The Health News United Kingdom January 31 2018

  • Scientists have used a device that fits in the palm of the hand to sequence the human genome. They say the feature, detailed in the journal Nature Biotechnology, opens up exciting possibilities for using genetics in routine medicine. It is a far cry from the effort to sequence the first human genome which started in 1990. The Human Genome Project took 13 years, laboratories around the world and hundreds of millions of dollars. Since then there has been a revolution in cracking the code of life.
  • New research led by the University of Liverpool has found that childhood vaccination against rotavirus has greatest benefit in the most deprived communities and could contribute to reducing health inequalities in the UK. The infectious stomach bug, which can lead to severe diarrhoea, vomiting and fever, is most common in the under-5s. An oral rotavirus vaccine was introduced in the UK in 2013 and is given as 2 doses for babies aged 8 and 12 weeks.
  • Almost one-third of those with legal problems in the UK report developing a stress-related or physical illness as a result of their experience, according to a new international survey comparing people’s perceptions of justice around the world. In the UK, 31% of respondents with a legal problem over the past 2 years said they had become ill, the same figure as Canada and 1% higher than in the United States. Of the 45 countries surveyed, Ethiopia came out highest in this category at 41%.

News on Health Professional Radio. Today is the 31st of January 2018. Read by Tabetha Moreto.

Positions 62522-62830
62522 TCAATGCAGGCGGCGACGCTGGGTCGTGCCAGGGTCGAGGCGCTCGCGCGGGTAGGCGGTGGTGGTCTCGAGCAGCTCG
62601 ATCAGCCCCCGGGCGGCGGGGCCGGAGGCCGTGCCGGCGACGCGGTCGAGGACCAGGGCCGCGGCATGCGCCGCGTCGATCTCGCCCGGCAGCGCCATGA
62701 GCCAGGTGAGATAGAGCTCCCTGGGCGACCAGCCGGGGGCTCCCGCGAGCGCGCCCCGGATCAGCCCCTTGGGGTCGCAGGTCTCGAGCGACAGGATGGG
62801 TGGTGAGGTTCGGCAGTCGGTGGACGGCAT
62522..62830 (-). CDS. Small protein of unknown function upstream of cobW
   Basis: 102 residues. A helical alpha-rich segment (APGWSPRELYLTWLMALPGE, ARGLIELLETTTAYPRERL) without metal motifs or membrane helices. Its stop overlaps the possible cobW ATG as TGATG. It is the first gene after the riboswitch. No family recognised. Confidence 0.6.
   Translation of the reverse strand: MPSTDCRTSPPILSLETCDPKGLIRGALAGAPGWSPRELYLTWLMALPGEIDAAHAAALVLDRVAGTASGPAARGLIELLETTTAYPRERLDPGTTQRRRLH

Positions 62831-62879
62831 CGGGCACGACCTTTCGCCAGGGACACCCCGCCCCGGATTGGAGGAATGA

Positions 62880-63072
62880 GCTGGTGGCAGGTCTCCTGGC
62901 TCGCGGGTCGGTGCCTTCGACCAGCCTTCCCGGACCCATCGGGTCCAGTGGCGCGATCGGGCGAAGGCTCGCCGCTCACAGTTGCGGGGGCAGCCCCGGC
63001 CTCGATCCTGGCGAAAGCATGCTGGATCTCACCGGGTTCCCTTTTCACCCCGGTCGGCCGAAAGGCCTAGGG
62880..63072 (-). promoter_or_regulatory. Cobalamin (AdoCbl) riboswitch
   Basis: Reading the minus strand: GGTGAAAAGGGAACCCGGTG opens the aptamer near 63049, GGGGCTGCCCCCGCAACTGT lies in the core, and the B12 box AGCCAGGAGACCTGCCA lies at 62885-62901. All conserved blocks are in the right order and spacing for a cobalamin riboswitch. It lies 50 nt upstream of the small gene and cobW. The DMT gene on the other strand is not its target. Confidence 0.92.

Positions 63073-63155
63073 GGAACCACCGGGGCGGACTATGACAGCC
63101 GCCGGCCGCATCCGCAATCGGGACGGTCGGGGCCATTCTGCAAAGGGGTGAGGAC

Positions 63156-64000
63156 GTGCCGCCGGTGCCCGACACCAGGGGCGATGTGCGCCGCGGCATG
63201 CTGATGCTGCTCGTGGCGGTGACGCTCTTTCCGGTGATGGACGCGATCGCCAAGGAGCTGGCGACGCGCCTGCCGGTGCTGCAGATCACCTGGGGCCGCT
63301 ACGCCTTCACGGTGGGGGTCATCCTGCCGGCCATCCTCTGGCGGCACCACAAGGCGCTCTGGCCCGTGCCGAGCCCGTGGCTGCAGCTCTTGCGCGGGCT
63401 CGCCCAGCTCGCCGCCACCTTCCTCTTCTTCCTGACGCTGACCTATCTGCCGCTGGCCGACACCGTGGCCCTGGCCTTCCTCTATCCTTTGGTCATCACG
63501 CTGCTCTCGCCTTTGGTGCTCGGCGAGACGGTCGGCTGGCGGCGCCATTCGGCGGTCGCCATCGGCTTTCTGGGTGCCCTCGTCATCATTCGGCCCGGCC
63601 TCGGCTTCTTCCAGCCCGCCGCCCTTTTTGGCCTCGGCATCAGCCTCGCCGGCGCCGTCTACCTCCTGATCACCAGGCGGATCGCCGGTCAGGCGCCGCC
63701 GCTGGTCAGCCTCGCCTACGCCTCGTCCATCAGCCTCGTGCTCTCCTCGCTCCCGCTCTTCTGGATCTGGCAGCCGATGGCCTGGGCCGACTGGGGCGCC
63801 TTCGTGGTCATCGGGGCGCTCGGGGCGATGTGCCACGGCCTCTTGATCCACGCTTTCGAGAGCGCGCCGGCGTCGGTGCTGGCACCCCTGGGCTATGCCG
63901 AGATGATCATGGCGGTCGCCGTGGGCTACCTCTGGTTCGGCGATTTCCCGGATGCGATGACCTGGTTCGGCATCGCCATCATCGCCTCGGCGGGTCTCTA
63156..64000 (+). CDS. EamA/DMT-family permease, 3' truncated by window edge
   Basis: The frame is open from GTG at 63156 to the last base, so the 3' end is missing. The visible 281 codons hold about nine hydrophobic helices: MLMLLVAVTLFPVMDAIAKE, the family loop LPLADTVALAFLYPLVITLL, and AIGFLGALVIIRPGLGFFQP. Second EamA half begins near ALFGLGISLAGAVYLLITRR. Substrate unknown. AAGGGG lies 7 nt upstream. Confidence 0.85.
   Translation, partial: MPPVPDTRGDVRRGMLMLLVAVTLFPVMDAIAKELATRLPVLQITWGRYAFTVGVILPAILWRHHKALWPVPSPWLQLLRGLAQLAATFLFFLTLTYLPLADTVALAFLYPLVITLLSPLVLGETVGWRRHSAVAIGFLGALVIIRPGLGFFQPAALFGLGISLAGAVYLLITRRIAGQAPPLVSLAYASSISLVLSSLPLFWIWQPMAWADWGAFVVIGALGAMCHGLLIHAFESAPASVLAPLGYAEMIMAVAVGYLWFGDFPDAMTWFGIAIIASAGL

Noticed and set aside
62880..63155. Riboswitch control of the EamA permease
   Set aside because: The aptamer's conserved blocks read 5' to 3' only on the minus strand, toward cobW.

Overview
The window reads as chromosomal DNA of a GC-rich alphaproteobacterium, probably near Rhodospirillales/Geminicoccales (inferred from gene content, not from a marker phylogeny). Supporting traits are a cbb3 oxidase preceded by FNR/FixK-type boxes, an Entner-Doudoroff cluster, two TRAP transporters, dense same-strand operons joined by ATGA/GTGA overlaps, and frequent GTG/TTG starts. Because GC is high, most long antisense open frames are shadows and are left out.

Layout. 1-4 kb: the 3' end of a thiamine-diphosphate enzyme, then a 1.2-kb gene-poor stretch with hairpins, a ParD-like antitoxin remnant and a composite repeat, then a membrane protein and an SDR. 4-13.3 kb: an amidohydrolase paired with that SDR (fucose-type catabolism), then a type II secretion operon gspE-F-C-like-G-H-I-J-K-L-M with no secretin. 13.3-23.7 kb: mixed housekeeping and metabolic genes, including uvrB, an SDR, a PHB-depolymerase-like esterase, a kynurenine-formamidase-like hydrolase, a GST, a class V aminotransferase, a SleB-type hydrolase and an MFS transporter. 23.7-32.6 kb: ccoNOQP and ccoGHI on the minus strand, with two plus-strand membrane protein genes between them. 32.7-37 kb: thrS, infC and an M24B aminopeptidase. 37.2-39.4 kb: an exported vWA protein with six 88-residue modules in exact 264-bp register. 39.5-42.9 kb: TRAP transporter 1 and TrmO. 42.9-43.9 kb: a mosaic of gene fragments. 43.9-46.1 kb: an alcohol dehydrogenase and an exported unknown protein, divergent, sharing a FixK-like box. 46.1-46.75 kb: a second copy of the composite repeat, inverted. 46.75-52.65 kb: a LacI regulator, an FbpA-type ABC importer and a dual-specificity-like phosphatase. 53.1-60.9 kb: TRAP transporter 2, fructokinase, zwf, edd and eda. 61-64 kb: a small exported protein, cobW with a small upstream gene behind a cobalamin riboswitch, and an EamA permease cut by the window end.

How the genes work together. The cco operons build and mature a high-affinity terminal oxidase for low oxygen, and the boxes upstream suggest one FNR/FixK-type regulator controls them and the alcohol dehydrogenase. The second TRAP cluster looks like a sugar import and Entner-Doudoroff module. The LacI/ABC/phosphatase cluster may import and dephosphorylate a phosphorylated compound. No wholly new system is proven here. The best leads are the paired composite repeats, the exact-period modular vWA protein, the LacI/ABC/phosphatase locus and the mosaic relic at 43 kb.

http://www.bbc.com/news/health-42838821

Scientists have used a device that fits in the palm of the hand to sequence the human genome.
They say the feature, detailed in the journal Nature Biotechnology, opens up exciting possibilities for using genetics in routine medicine. It is a far cry from the effort to sequence the first human genome which started in nineteen ninety. The Human Genome Project took thirteen years, laboratories around the world and hundreds of millions of dollars. Since then there has been a revolution in cracking the code of life.

Professor Nicholas Loman, one of the researchers and from the University of Birmingham, UK, told the BBC: “We’ve gone from a situation where you can only do genome sequencing for a huge amount of money in well equipped labs to one where we can have genome sequencing literally in your pocket just like a mobile phone.
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Sequencing technology has the potential to change the way we do medicine. Analysing the mutated DNA of cancers could be used to pick the best treatment. Or inspecting the genetic code of bacteria could spot antibiotic resistance early. Professor Loman used the handheld device to track the spread of Ebola during the outbreak in West Africa.
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The handheld device used in the study was developed by the company Oxford Nanopore.

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The building blocks of DNA are four bases known by their letters A, C, G and T. As each passes through the pore it creates a unique electrical signal that allows researchers to determine the DNA sequence. The research group say the approach was around ninety nine point five percent accurate, but also allowed them to look at parts of human DNA that had been poorly studied.
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Professor Matthew Loose, from the University of Nottingham, UK, said the nanopore tech analysed longer strands of DNA so “we can read parts of the genome not seen before”.

https://www.eurekalert.org/pub_releases/2018-01/uol-rvc012918.php